Saint John Damascene

Image may contain: 2 people, people sitting and indoorSaint John Damascene

Doctor of the Church
(676-780)

Saint John was born in the late 7th century, and is the most remarkable of the Greek writers of the 8th century. His father was a civil authority who was Christian amid the Saracens of Damascus, whose caliph made him his minister. This enlightened man found in the public square one day, amid a group of sad Christian captives, a priest of Italian origin who had been condemned to slavery; he ransomed him and assigned him to his young son to be his tutor. Young John made extraordinary progress in grammar, dialectic, mathematics, music, poetry, astronomy, but above all in theology, the discipline imparting knowledge of God. John became famous for his encyclopedic knowledge and theological method, later a source of inspiration to Saint Thomas Aquinas.

When his father died, the caliph made of him his principal counselor, his Grand Vizier. Thus it was through Saint John Damascene that the advanced sciences made their apparition among the Arab Moslems, who had burnt the library of Alexandria in Egypt; it was not the Moslems who instructed the Christians, as was believed for some time in Europe. Saint John vigorously opposed the ferocious Iconoclast persecution instigated by the Emperor of Constantinople, Leo the Isaurian. He distinguished himself, with Saint Germain, Patriarch of Constantinople, in the defense of the veneration of sacred images.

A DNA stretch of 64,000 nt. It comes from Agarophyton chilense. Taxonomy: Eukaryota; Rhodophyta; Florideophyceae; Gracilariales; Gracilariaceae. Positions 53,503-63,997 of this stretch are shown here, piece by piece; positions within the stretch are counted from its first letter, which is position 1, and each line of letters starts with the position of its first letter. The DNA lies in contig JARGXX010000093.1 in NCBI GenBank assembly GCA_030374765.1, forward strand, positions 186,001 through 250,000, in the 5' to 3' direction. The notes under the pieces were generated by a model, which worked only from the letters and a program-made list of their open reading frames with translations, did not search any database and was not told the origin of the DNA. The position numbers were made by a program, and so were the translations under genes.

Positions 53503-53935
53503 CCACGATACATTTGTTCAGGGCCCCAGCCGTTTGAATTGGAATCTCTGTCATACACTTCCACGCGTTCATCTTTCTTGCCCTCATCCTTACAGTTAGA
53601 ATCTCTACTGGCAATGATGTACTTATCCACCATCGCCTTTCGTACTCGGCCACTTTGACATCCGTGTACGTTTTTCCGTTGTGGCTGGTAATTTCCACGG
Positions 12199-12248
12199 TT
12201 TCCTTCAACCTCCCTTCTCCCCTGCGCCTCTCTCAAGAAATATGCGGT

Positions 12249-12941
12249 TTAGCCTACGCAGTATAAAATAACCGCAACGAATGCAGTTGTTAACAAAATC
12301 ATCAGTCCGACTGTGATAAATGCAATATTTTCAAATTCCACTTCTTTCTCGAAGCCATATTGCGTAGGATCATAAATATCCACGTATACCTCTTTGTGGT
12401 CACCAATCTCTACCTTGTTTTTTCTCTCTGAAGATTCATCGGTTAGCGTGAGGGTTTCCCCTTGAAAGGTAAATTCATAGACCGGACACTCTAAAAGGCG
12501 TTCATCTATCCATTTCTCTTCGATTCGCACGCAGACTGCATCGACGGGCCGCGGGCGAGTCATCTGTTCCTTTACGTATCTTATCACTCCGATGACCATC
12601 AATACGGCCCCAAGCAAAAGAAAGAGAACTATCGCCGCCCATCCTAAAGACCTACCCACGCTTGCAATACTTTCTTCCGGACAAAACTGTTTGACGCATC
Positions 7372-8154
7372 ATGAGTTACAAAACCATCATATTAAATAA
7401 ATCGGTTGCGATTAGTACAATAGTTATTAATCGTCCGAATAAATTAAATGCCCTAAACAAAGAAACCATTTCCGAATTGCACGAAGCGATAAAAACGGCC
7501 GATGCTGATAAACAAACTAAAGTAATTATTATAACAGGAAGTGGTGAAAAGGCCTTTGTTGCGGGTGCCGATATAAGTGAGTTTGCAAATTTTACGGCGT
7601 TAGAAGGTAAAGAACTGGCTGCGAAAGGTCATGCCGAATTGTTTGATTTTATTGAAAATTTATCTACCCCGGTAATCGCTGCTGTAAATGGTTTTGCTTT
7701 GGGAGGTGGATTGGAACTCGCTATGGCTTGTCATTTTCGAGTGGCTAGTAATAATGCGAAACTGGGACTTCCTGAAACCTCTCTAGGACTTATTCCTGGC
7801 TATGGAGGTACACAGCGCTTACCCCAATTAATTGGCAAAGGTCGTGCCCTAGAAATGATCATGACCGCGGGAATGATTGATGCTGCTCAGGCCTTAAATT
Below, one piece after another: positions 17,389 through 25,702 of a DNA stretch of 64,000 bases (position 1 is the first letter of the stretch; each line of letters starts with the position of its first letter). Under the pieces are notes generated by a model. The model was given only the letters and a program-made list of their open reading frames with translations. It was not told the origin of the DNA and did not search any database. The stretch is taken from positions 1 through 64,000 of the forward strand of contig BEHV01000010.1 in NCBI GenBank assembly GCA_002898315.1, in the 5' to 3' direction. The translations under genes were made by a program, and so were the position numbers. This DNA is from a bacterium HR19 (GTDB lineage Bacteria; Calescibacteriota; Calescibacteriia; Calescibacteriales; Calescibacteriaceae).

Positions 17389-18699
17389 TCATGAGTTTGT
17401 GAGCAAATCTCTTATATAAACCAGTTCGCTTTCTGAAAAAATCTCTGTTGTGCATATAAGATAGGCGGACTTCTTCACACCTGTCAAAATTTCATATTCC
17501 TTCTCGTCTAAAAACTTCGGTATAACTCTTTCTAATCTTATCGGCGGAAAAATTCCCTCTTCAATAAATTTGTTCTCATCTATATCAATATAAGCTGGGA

The Emperor, irritated, himself conjured up a plot against him. A letter was forged, signed with Saint John’s name, and addressed to himself, the Emperor of Constantinople, offering to deliver up the city of Damascus to him. That letter was then transmitted by the Emperor to the Caliph of Damascus, advising him as a good neighbor should do, that he had a traitor for minister. Although Saint John vigorously defended himself against the charge, he was condemned by the Caliph to have his right hand cut off. The severed hand, by order of the Caliph, was attached to a post in a public square. But Saint John obtained the hand afterwards, and invoked the Blessed Virgin in a prayer which has been preserved; he prayed to be able to continue to write the praises of Her Son and Herself. The next morning when he awoke, he found his hand joined again to the arm, leaving no trace of pain, but only a fine red line like a bracelet, marking the site of the miracle.